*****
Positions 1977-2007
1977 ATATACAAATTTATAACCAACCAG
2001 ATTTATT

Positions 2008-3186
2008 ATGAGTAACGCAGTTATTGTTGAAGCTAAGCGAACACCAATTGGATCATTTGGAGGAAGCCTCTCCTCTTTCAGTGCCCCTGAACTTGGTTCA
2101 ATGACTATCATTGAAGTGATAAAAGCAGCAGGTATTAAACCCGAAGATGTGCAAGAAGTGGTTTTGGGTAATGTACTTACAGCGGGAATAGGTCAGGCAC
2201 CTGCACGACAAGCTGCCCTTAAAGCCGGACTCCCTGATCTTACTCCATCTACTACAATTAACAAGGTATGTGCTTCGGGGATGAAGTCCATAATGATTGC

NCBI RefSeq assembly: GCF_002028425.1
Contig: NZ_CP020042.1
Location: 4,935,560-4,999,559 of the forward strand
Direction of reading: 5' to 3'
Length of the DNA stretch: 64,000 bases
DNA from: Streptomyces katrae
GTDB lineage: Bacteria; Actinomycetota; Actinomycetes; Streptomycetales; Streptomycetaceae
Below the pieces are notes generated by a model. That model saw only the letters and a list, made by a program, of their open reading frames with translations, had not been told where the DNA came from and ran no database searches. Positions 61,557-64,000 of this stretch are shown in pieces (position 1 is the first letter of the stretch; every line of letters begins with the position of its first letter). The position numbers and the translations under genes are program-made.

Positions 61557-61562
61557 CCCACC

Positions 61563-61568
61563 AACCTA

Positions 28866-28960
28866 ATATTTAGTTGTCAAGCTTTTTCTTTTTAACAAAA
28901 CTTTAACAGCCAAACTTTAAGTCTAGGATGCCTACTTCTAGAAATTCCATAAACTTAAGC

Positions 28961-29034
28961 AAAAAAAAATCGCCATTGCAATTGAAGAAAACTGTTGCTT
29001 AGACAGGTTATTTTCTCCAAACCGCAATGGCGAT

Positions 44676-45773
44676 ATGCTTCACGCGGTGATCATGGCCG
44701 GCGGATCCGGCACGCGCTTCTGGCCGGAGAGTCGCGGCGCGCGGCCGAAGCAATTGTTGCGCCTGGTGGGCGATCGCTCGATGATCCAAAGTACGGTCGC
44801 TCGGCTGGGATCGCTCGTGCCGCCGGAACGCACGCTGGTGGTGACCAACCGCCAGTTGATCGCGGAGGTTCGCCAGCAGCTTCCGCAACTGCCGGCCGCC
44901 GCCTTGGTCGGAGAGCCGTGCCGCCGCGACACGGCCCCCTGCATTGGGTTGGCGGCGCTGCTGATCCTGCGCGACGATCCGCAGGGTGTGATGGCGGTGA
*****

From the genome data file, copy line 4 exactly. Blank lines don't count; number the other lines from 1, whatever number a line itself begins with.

Positions 2008-3186